You can look at [former New York City mayor] Mike Bloomberg as an illustration of this. He’s didn’t enter office as an environmentalist. But in the middle of his first term, his planners said the city will gain a million people by 2030. He quickly understood the impact of that growth on our quality of life and insightfully asked: How does that kind of growth affect the city’s use of energy and water? How will it affect traffic? So Bloomberg developed PlaNYC 2030 [which took these factors into consideration]. A lot of environmental policy is about preserving scarce resources, and in New York City one of the scarcest resources is surface space on streets south of 59th Street.
The field has really morphed over the years. I use the word environment and sustainability almost interchangeably now. We have to preserve the planet because we’re all biological creatures. You can’t build a gated community to keep out bad air.
What do see as the audience for the book?
There are two audiences. On the academic side, it’s a contribution to the advancement of knowledge. And it’s also marketed as a textbook. I consider it a primer, and I think it’s used that way around the country. The framework is sophisticated but it’s written in a way that’s accessible.
You’re one of SIPA’s longest serving faculty members. How has the School changed over the course of your tenure?
I’ve been at Columbia for over 30 years. When I became SIPA’s associate dean of curriculum in 1987 we had no faculty and 400 students. [Ed.: SIPA used to be a unit of the Arts and Sciences and did not have its own faculty.] When I left the dean’s office in 2001 we had a real faculty and over 1,000 students. It’s indescribably different today.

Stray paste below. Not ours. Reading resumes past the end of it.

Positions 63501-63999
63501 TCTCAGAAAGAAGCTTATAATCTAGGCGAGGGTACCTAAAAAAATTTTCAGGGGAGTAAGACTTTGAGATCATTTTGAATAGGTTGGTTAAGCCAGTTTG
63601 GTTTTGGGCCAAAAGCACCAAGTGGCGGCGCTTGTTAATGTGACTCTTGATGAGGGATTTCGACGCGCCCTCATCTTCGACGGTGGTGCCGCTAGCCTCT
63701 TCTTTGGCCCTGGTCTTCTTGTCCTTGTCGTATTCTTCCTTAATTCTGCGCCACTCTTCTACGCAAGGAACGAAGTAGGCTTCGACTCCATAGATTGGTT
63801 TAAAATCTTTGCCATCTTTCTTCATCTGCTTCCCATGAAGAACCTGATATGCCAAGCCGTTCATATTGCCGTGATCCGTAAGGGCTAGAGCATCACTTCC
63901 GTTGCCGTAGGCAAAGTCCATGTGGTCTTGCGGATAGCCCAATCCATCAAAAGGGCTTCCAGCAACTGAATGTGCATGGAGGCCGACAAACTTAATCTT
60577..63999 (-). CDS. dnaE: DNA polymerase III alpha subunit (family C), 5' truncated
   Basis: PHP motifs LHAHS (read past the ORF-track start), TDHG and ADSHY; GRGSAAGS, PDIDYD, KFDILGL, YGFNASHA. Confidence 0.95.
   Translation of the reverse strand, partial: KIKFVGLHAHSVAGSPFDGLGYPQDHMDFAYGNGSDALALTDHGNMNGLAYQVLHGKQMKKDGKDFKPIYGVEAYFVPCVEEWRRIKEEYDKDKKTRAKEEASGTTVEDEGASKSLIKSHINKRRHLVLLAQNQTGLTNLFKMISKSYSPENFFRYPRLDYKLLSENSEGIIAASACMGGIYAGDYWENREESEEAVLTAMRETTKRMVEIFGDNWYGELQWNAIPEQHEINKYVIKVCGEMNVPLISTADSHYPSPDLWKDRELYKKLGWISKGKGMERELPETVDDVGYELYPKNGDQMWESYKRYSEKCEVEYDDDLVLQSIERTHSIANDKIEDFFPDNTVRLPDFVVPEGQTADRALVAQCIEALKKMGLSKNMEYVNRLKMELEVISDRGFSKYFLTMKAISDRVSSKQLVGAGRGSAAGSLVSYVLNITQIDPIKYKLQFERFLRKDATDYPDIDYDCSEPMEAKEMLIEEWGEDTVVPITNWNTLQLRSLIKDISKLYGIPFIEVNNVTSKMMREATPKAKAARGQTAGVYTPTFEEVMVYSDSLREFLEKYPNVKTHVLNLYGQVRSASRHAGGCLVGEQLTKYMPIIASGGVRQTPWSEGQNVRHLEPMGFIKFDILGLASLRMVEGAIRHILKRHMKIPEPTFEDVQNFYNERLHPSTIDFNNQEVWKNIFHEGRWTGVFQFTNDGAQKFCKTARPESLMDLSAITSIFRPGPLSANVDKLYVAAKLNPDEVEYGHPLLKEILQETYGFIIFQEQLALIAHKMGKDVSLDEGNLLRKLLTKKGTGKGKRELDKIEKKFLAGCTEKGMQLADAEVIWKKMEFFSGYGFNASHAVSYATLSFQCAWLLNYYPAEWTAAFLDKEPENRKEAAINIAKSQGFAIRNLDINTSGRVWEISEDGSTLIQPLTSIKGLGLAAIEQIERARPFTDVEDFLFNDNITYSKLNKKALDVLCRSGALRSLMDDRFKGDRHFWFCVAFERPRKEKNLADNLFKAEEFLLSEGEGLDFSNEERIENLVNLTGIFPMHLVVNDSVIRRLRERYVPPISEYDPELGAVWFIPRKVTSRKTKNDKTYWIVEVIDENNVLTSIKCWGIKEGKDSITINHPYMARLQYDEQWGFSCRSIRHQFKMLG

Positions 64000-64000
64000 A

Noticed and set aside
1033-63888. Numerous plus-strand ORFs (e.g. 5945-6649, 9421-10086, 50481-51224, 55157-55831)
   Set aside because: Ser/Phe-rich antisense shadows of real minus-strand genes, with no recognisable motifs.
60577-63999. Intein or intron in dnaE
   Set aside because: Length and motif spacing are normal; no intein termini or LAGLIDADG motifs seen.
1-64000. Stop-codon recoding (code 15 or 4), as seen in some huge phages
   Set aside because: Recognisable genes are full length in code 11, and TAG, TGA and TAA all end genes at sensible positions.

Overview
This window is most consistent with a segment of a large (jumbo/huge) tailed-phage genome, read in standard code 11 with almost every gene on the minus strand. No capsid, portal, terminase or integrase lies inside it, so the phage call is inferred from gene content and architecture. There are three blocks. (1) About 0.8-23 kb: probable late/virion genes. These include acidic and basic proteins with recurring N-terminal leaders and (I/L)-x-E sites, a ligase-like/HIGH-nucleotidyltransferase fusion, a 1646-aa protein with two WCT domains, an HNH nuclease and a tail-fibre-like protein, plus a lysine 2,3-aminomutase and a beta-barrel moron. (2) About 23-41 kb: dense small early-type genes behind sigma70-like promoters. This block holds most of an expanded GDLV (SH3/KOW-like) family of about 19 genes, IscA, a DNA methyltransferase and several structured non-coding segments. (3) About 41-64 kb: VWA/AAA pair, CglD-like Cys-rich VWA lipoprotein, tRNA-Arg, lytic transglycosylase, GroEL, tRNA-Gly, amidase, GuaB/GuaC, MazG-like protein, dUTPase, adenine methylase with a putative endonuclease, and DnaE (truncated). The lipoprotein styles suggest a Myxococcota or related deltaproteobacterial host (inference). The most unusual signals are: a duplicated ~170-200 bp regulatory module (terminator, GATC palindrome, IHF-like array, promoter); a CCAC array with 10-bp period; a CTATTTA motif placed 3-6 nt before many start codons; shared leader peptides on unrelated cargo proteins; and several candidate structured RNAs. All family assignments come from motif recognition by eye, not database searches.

I’ve had a lot of opportunities at SIPA. In 1985 I became the second director of the MPA program, which was created in 1977. I started a workshop program that evolved into capstones; I started the public management course; I started the environmental policy concentration in late 1980s. It’s a very interesting place, and I have a lot of affection for it—I love the students and what the school stands for.
You’re also known outside of school, in part, through your columns for the Huffington Post. Has that helped you expand your audience?
I used to write for the New York Observer, they had green pages [devoted to environmental issues]. At some point they ended those pages and the Earth Institute communications folks suggested I move to the Huffington Post.
Peter Kaplan [who edited the Observer for many years and died in November 2013] in a meeting once taught me how to write a column. He called it “writing off of the news.” Just read the newspaper, and ask yourself, “What’s going on that I have something to comment on?” The world is an endless source of inspiration, you just have to run with it.
I got in the habit of writing every week; it’s easy to do once you get in the habit. And the Earth Institute distributes it to an e- mail list of 3,000 or 4,000 people.
It’s an interesting medium. It’s informal, and you’re not fact-checked. Of course, you still have the responsibility to avoid saying things that are untrue, plus you have an academic reputation to consider.
I try to write on topics people are interested in. Public education is part of the responsibility of the university—there’s a lot of misinformation out there. Part of our job is to educate our students, our field, and the public.
— interview conducted May 22, 2014